Coronary microvascular reperfusion injury and noreflow in acute myocardial infarction

Sheng Kang; Yuejin Yang
June 2007
Clinical & Investigative Medicine;Jun2007, Vol. 30 Issue 3, pE133
Academic Journal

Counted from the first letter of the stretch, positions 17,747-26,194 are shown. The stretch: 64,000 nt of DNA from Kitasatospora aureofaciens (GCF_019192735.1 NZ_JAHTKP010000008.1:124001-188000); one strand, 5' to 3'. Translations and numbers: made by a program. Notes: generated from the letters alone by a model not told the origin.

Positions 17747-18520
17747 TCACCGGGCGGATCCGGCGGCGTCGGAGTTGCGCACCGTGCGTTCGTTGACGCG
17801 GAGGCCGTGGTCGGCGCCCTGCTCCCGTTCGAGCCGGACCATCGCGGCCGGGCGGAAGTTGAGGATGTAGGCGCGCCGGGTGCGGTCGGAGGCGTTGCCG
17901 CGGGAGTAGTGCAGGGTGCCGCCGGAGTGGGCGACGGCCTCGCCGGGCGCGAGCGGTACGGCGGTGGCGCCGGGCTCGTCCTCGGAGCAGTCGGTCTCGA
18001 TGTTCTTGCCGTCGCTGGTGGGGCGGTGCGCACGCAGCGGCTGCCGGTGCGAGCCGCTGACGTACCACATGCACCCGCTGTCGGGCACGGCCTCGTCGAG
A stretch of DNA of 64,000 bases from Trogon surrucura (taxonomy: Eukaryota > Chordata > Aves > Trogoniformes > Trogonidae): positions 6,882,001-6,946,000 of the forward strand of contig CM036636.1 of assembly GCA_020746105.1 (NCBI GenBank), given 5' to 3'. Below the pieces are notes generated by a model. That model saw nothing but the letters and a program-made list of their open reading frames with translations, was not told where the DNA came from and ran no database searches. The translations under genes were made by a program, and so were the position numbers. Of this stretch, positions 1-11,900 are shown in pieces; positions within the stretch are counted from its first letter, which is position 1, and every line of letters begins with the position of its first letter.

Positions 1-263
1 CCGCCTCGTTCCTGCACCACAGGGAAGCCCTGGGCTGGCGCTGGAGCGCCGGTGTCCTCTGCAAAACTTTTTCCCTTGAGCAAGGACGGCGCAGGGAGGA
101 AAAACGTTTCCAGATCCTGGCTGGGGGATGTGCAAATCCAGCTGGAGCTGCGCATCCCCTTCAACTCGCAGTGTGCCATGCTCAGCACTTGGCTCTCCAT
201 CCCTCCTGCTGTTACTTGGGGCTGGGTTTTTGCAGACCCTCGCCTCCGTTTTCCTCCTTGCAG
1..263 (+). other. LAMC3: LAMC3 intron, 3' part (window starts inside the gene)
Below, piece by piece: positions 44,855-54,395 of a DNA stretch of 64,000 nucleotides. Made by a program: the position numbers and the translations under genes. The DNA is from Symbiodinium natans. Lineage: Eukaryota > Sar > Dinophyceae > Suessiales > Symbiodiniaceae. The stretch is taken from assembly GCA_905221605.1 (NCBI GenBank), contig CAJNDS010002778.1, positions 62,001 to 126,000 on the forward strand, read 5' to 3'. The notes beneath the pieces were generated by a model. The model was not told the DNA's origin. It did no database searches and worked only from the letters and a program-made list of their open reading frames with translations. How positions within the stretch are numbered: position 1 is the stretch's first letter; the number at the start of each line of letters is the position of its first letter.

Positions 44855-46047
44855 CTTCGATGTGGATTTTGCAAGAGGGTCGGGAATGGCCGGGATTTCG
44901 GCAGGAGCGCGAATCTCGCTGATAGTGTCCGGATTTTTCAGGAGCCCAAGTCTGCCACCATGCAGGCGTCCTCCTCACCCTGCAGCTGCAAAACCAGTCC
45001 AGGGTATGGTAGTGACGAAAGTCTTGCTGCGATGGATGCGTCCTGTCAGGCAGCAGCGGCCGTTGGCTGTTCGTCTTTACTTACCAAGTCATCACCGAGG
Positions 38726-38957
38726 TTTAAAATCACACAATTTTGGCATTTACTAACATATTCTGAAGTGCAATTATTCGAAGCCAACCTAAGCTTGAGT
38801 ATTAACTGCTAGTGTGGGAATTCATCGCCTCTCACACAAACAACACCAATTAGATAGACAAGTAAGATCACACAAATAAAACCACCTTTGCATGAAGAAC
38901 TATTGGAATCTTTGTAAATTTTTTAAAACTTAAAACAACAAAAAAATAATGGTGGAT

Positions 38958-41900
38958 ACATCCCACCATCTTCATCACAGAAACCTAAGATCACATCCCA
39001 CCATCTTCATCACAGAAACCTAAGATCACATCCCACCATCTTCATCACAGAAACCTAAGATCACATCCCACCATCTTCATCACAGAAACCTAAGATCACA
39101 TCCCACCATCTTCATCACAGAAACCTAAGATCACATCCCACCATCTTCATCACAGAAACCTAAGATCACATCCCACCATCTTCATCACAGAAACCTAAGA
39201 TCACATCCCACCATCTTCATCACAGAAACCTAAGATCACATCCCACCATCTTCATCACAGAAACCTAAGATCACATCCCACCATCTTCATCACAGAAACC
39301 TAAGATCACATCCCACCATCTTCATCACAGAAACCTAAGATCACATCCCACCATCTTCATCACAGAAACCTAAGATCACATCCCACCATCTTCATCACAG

Purpose: To review (1) the mechanisms of coronary microvascular reperfusion injury, particularly in the relationships between microvascular endothelium dysfunction, microstructure damage, microemboli and no-reflow phenomena; (2) the no-reflow presentation and management at ischemia-reperfusion to suggest future direction for noreflow therapy in acute myocardial infarction. Sources: Original articles and reviews published between 1997 and 2007 and focusing on the no-reflow phenomenon in MEDLINE and PubMed. The search terms used were ‘no-reflow’, ‘microvascular injury’, ‘acute myocardial infarction’ and ‘reperfusion injury’. All papers identified were English-language, full text papers. In addition, the reference lists of identified relevant articles were also searched. Conclusions: The no-reflow phenomenon is characterised by damage to microvascular function and microstructure at ischaemia-reperfusion. Microemboli contribute to noreflow. Clinical myocardial contrast echocardiography (MCE), scintigraphic and magnetic resonance imaging (MRI) have shown evidence of microvascular damage, eg, perfusion defects are closely related to lack of contractile recovery and irreversible myocyte damage. Clinical agents and devices targeting microvascular injury (especially protection of endothelium and reduction of microemboli) after acute myocardial infarction may be key points to improve no-reflow.


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